bkcunningham's avatar

@nikipedia, you said you slammed the door and went to bed when the person made the rude comment. I learned along time ago to not slam doors when there is something that needs to be said.

In all honesty, it sounds like you are feeling a little used and unappreciated and it is building up. Please, just be honest and tell them what you enjoy about them coming over and what you don’t enjoy. Let them know that they need to be considerate and keep the noise down.

muppetish's avatar

You aren’t overreacting. If I were in a similar situation, I would talk to my significant other about how I feel unappreciated about serving dinner at game night all the time without having my space respected. Even if you aren’t participating in the main event, they are still your guests too and should respect your boundaries. If the two of you can discuss this, it may be easier to bring it up around everyone else at the next meeting.

Sunny2's avatar

I think I understand how you feel. It was fun at first but a weekly thing like that becomes a chore, especially when it’s taken for granted. It’s time to discuss it with your boyfriend, who sounds reasonable. Offer to cook once a month and have them get take out or bring their own food. Or cut the games to once a month. Once a week? Too much.
Or you could take one menu and do it repeatedly. Not as much fun for you, but what you are doing isn’t as much fun for you any more either.

jca's avatar

I agree with the last few people that it seems like you were feeling unappreciated and maybe a tad annoyed, and then the last night with the revelry was the straw that broke the camel’s back. I think if it were me, I would talk to my boyfriend about having others chip in with some food and more effort on their part. I would ask him if he could approach them about maybe bringing some snacks, or a few roast chickens, or whatever to suit their various food needs. That plus some help from them or him might help you feel more appreciated. Also, if I were you (and I“m not you but this is how I would do it), I would next time, say to them that you realize you were cranky last time but you do wake up early and you’d appreciate if they could keep it down after 10.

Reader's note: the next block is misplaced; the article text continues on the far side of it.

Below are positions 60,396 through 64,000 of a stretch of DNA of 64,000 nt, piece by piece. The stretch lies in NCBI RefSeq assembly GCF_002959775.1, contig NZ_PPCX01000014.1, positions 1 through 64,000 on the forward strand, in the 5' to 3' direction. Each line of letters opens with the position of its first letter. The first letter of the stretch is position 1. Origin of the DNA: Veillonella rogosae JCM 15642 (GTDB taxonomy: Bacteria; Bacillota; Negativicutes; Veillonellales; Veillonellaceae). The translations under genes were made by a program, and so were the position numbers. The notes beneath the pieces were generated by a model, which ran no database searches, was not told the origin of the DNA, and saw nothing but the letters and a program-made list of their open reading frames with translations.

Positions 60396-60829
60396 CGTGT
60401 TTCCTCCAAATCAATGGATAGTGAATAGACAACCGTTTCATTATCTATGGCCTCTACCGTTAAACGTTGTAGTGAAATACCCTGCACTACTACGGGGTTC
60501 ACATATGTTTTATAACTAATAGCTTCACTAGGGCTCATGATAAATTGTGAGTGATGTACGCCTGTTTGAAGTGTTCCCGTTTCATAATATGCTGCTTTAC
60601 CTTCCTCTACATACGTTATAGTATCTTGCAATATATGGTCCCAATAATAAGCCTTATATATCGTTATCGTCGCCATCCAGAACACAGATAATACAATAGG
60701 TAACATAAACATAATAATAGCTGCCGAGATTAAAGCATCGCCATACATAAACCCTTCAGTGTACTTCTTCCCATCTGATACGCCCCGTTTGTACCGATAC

I wouldn’t just cut off the food and the game night right off the bat. I would see if, with your requests, they could accomodate your needs in the future. If not, then next step would be telling your boyfriend that they’re going to have to search for a different venue for at least a few nights per month.

I think if they’re your friends, too, you don’t want to alienate them with cutting things off and cutting out food totally, and hopefully, since they are your friends, and they’re guests in your house they’ll take your needs into consideration. If not, you know where you stand.